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Ontario Tech acknowledges the lands and people of the Mississaugas of Scugog Island First Nation.

We are thankful to be welcome on these lands in friendship. The lands we are situated on are covered by the Williams Treaties and are the traditional territory of the Mississaugas, a branch of the greater Anishinaabeg Nation, including Algonquin, Ojibway, Odawa and Pottawatomi. These lands remain home to many Indigenous nations and peoples.

We acknowledge this land out of respect for the Indigenous nations who have cared for Turtle Island, also called North America, from before the arrival of settler peoples until this day. Most importantly, we acknowledge that the history of these lands has been tainted by poor treatment and a lack of friendship with the First Nations who call them home.

This history is something we are all affected by because we are all treaty people in Canada. We all have a shared history to reflect on, and each of us is affected by this history in different ways. Our past defines our present, but if we move forward as friends and allies, then it does not have to define our future.

Learn more about Indigenous Education and Cultural Services

Experiential Learning

Definition

Experiential learning is the strategic, active engagement of students in opportunities to learn by doing and reflecting on those activities, which empowers them to apply their theoretical knowledge and creativity to real-world challenges, including those in workplace and volunteer settings.

Well-planned, supervised and assessed experiential learning activities enrich student learning and promote intellectual development, interdisciplinary thinking, social engagement, cultural awareness, teamwork, and other communication and professional skills.

Experiential learning can include:

  • Interactive simulations
  • Industry or community-sponsored research projects
  • On-campus work
  • Teaching labs
  • Performance-based learning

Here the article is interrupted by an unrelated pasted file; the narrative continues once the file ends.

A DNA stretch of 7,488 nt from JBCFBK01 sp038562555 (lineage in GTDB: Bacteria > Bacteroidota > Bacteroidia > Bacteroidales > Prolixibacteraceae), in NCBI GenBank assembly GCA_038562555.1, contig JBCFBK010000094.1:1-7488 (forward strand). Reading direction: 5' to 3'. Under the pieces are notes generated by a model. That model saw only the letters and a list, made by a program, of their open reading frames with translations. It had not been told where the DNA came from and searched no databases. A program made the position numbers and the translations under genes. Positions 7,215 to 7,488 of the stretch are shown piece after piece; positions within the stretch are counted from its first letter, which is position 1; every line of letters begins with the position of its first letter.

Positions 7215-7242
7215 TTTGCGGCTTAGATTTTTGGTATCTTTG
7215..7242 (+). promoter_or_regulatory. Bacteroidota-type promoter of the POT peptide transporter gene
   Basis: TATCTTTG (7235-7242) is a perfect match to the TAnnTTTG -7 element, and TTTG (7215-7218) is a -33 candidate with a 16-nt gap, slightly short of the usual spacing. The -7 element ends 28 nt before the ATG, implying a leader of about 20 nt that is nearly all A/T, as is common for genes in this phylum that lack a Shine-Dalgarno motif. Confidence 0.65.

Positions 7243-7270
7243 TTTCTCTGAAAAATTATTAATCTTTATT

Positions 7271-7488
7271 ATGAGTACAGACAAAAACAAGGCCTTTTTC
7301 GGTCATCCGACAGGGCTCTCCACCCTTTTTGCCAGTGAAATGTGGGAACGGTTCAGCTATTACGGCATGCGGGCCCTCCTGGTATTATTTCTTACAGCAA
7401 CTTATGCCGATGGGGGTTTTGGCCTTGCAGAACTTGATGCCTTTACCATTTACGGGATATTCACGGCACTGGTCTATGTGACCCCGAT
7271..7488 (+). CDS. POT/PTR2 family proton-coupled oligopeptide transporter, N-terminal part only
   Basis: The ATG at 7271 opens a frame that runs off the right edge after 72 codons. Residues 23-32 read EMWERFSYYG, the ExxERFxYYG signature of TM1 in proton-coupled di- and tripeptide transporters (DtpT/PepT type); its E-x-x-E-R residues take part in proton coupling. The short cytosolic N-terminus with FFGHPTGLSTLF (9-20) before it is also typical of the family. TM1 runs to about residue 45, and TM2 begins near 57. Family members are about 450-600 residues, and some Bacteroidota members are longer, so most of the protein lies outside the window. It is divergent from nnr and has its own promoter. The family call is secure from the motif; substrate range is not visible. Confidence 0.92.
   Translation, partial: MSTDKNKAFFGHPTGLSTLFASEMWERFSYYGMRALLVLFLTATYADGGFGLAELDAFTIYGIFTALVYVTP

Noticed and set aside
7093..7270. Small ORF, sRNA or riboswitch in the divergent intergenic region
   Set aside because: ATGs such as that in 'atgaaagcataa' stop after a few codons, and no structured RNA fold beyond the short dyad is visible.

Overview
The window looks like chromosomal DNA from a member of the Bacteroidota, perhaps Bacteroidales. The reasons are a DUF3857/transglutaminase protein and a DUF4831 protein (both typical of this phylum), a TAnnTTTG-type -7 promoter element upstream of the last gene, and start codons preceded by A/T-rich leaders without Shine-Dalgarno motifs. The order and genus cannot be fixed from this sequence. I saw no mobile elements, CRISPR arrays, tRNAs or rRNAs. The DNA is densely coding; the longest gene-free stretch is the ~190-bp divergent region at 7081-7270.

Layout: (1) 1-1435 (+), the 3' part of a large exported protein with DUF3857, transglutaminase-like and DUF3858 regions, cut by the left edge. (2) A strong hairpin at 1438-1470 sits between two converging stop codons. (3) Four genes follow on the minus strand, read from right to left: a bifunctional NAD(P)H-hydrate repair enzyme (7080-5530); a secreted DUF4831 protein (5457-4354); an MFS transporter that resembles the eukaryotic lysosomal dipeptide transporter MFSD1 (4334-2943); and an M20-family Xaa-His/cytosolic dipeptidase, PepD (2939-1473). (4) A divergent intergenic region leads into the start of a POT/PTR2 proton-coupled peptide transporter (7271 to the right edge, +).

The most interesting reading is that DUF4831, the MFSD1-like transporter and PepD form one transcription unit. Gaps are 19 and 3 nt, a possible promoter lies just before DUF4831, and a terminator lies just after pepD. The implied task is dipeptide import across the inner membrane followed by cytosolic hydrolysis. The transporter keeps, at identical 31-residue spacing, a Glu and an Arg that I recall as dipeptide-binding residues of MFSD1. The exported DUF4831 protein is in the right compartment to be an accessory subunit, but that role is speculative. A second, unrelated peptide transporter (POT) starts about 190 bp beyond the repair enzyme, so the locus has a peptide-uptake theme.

• Capstone projects
  • Internships
  • Apprenticeships
  • Practicums
  • Campus incubators
  • Applied research projects
  • Co-ops
  • Field experience
  • Clinical placements

Explanation

There are many different types of experiential learning that can be integrated into in-person, online, and flexible hybrid learning. In addition to the type of experiences, you may also wish to explore the types of learning that can be accomplished via these experiences. They include  active learning, problem-based learning, project-based learning, service learning, and place-based learning (Wurdinger and Carlson, 2009). These approaches can be applied to various experiential learning opportunities that are already in place at Ontario Tech. It is important to consider that some disciplines may be better suited to some types of experiential learning versus others.

Table 1: Types of experiential learning offered by Ontario Tech Faculties.

Faculty

Co-op

Internship

Capstone

Practicum

Lab

Business and IT

Education

Engineering and Applied Science

Energy Systems and Nuclear Science

Health Science

Science

Social Science and Humanities

Table 2: Strategies for student engagement in experiential learning.

Active Learning

Problem-Based Learning

Project-Based Learning

Service Learning

Place-Based Learning

Co-op

Internship

Capstone

Practicum

Lab

Application

1. Consider Faculty-, discipline-, and student-specific learning opportunities when planning for engagement through experiential learning.

It is important to consider that some disciplines may be better suited to some types of experiential learning versus others. Some disciplines may more obviously lend themselves to a project-based opportunity such as a Capstone project because of the nature of the skills of the student, but also of the expectations of industry (e.g., entrepreneurial problem-based learning is in high demand in particular industries).It is also important to consider the cohesiveness of planned experiential learning approaches with the target student population (Cantor, 1995, p. 82). Students who are early in their academic careers may need extensive scaffolding in place to successfully complete an experiential learning activity, while senior or graduate students may be more able to actively experiment within the parameters of the activity.

2. Encourage deeper learning by allowing time for reflection on and application of learning.

The Experiential Learning Model proposed by Kolb (1984) encourages a cyclical process of experience, reflection, abstract conceptualization, and active experimentation. In order to fully capitalize on the experiential learning process, and for students to gain the most influential learning, time for each of these stages should be accounted for in the planning process (Teaching and Learning Office, Ryerson University, 2012). 

Kolb's Experiential Learning Model. This cycle has 4 stages: concrete experience, reflective observation, abstract conceptualization and active experimentation